That figure of 87 shows you right away that our honourable mayor is taking the crisis seriously. It’s obviously not simply a random number, like 50 litres, or 100 litres. It’s a precise, calculated figure of 87 litres.
It must have taken a great deal of research to arrive at that exact number. I lie awake at night marvelling at the precision of that number and wonder how many barrels of midnight oil were burned to arrive at it.
First, you have to know exactly how many people there are in the city. You send out researchers who come back and report: “Madam Mayor, as at 11.45am today, we have 4231373 people living in the city.”
“Thank you. Now we need to know exactly how much water we have in the City dams.”
A team of experts then sets out with measuring glasses, callipers, yardsticks, gumboots, a rubber dinghy and a scuba diver. The mayor now approaches the most delicate part of the equation. “How many days will it be before we run out of water ?”
A team of soothsayers, sangomas, hydrologists, faith healers, water diviners and a camel driver are assembled and instructed to come up with an “exact estimate” by noon next Tuesday.
Soon the water measuring team returns with its answer.
“Madam Mayor, the City owns 44378m3 million of water.”
Shortly before the deadline the soothsayers and sangomas return with their considered calculations.
“Madam Mayor, our existing water supplies, will be augmented by heavy rains on April 13, 2018.”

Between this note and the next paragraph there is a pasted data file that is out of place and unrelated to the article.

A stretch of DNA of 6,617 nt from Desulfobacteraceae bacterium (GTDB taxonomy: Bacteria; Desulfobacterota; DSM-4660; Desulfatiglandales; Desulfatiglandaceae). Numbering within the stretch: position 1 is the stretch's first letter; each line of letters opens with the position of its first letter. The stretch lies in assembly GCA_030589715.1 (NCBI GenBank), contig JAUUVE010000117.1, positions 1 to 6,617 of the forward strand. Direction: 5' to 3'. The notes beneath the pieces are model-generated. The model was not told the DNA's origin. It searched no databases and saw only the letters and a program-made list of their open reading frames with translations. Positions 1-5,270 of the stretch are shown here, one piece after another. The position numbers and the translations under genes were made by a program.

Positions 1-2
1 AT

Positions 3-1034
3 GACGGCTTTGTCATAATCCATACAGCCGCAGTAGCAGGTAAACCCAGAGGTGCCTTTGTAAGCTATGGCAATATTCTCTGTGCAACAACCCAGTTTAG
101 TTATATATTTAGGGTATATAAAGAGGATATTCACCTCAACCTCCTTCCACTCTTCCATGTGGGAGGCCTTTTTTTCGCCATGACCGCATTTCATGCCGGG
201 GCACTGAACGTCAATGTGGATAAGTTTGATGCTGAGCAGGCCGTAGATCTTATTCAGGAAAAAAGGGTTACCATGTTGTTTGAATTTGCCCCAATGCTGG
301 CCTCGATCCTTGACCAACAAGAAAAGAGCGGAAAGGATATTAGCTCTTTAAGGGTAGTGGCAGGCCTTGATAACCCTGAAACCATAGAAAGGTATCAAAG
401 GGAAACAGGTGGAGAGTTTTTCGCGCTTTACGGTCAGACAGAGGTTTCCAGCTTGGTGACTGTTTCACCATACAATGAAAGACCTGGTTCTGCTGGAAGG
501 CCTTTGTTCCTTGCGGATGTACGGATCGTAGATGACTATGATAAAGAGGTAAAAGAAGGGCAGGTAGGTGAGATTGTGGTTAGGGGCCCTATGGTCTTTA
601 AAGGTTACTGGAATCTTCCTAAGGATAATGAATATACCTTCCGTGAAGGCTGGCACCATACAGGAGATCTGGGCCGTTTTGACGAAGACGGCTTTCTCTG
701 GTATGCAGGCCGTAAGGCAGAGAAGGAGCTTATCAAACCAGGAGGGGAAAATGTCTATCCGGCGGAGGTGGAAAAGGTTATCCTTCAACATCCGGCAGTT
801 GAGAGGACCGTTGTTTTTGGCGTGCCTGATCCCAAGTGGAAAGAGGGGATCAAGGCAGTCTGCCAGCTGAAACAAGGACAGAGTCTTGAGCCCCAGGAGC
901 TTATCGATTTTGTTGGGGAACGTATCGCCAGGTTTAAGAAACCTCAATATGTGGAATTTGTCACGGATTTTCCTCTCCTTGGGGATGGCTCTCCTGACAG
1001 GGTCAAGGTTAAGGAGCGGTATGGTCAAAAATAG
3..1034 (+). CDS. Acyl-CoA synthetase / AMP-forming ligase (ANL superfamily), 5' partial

And the soothsayer adds,”Forsooth!”
The City mathematician bows his noble grey head and says “Mumble mumble mumble.”
He is then instructed to divide the number of cubic metres of water by the number of days until April 13 and divide the answer by 44378 million. After a minute of mathematical mumbling, he arrives at the precise figure of 93litres a day.
Then a messenger arrives from the department of population and reports: “Madam Mayor, since we started our deliberations a further 2580 immigrants have arrived from Zimbabwe and 3290 from the Eastern Cape, 402 people have emigrated to Britain and 8743 babies have been born in the City.”
The mayor throws down her official pencil in disgust, the mathematician throws his official calculator out of the window and a soothsayer says: “Oh Sooth!”
The committee member in charge of accuracy tosses two reams of paper into the waste paper basket and says: “Bugger this for a lark. I’m going home for supper.”
And that, dear readers is how theCity Council arrived at the precise figure of 87litres of water per person per day.
The village parson was saddened to see Fred, who was one of his parishioners, staggering along, obviously drunk.
“Fred, Fred, haven’t I told you, time and time again, that alcohol is your worst enemy?” he said.
“Yeah, reverent, you has, but you’s also told me time and again that I should love mine enemies.”
* Biggs is a daily columnist for the Cape Argus
** The views expressed here are not necessarily those of Independent Newspapers.